It's Turland's ordinary beginnings and attitude that make her running achievements even more remarkable. She was never a great runner as a child and would only participate in the obligatory school sports carnivals. She didn't develop an interest in fitness until after she became a mother, when she and Gary started a gum in Bowral. The couple sold the gym when Turland became serious about training for marathon running, but bought the same gym back three years later when their children were older. "(The gym is) still a bit of a social thing for me. I love it and I love the people there," she said. "They often motivate me when I am not feeling so motivated. Sometimes if I'm suppose to be running on the road and I am feeling a bit flat I'll go and run on the treadmill and by the time I've had a bit of a chat to the people on the treadmills beside me I'm feeling energetic and ready to go again.


Turland may be able to overcome a lack of motivation, but where does she find the stamina to train, race, help run a business and look after four children? She pays someone to do the ironing, but does the housework herself. "I just keep on the go all the time. I never let anything build up and Gary is very supportive and willing to help to fold clothes or whatever. The kids pull their own weight, particularly the older two. They'll cook sometimes if I've got to do a second training session. I'll put out some pasta and mince meat or something, and I can go and come back home and they'll have made a spaghetti bolognaise."

Family is the most important thing to Turland. In fact, she feels she wouldn't be able to be as successful as a marathon runner if not for the perfect balance of having a family life. "I wouldn't like to have just running. It's good to be focused but I think there needs to be a balance. For me the balance is having a family, having a supportive family, and being able to be a little bit selfish and do my running which I enjoy as well."

There were times, Turland said, "when you sort of think it's all folding in on you but I think that happends no matter what you do, whether you're a working mother who works nine-to-five or not. Generally I think we keep on top of it all." Even so, there are still times Turland experiences feelings of guilt. "School holidays can sometimes be frustrating because it's difficult. I want to be with the children but I need to fit my training in and probably get a massage once a week, and sometimes you feel like you're a bit selfish trying to have time to yourself because you've got four people who need time as well."

"But family grounds me. After I won the half marathon in May I came straight home. A friend rang to congratulate me and asked if I was going out to celebrate. I said no I had to do housework because I'd been away from home since the Friday. I just went from one end of the house to the other, it was like a bonb had hit it. I thin I worked until 11 o'clock that night just getting the house into shape, making lunches and getting clothes into order. But that's what life is all about."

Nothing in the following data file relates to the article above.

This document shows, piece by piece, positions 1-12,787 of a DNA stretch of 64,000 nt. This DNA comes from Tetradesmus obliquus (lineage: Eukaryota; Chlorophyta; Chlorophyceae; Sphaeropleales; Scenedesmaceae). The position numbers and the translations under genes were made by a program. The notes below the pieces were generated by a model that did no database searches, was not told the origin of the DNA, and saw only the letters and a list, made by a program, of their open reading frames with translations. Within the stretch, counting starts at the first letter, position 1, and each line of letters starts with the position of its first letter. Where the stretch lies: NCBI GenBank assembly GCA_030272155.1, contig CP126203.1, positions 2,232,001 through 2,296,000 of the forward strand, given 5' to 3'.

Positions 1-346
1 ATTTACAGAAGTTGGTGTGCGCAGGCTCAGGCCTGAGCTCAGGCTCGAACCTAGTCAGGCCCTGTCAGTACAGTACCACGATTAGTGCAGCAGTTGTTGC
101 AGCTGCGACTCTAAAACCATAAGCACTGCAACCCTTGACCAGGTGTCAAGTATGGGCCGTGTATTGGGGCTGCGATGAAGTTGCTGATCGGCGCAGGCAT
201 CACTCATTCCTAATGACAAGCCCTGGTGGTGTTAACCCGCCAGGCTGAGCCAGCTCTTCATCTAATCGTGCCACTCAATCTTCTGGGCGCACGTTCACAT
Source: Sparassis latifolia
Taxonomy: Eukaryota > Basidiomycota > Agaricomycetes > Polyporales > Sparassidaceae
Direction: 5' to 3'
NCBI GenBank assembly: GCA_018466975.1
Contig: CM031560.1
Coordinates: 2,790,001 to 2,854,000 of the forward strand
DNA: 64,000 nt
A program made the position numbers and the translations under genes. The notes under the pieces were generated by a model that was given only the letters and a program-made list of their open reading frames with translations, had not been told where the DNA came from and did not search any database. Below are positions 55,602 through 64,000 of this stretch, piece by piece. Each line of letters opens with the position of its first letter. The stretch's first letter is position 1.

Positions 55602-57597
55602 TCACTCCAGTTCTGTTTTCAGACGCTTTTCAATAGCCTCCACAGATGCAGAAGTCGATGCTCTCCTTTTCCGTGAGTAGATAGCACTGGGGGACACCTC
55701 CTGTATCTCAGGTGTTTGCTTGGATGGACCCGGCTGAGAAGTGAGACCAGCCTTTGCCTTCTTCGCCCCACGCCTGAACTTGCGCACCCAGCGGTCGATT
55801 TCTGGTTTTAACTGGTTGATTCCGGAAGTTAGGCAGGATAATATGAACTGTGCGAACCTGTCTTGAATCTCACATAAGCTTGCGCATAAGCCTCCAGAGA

Family and running are integrated as much as possible in Turland's life. She's now in Townsville with the children, for a month's heat preparation training with fellow marathon runner Steve Moneghetti. "They're saying Athens could be up to about 30 (degrees Centrigrade). At Townsville I think at the moment it's about 27, so hopefully it will get us ready for the body to be acclimatised as much as possible", she said.

After Townsville Turland will return home for a week, when she will travel to Sydney regularly to run in a heat chamber, before flying to Italy for three weeks and finally to Atherns four days before the August 9 race. "Most of the athletes have already gone over but I'm not prepared to leave the family that long, nor is Steve (Moneghetti)."

In Athens Turland would like to run an Olympic qualifying time (2hr 35min), but she's not looking at a place because of the tough competition at world level. "(When I run) I try to be positive and when I'm not feeling so good I keep reinforcing to myself that I've done the work, that I'm strong and that I'm in control, all those sorts of thoughts that hopefully carry me through."


Post running, Turland will be comfortable with whatever life has to offer, hopefully continuing to brave the frosty Bowral winter mornings for regular runs. "It never gets to minus but it gets cold and we get snow up on the Gib (Mt. Gibralter) probably twice in winter, but it doesn't matter once you get warmed up. I like the freedom of running. I think marathon runners are a breed of their own. They tend to like their own company. I like the feeling of being fit and well, of waking in the morning and running 10k, 20k or 30k. Each day is a challenge."

When Turland has finished being an elite runner, she hopes she is remembered not only for her athletic ability, but for her rise from the ordinary. "I like to think that people would look at me and remember me as an athlete who has a family and a balanced life - I think that's so important. People automatically feel they've got something in common with me because I'm not just a runner. They feel they can approach me and have a chat about their teenage daughter who's running or how they used to run around the block once and now they run around three times. You've automatically got something in common with the average person because what you're doing, in as far as you're a mum, is like everybody else."

"I guess I'm hope for them that you can achieve anything if you set your mind to it."

Cool Running Australia 19.07.97. This article first appeared in the Illawarra Mercury, 05.07.97. Reproduced with permission from the Illawarra Mercury. Photo by Ian Kemp, Cool Running Australia.

This page last updated: Saturday 20 March 2010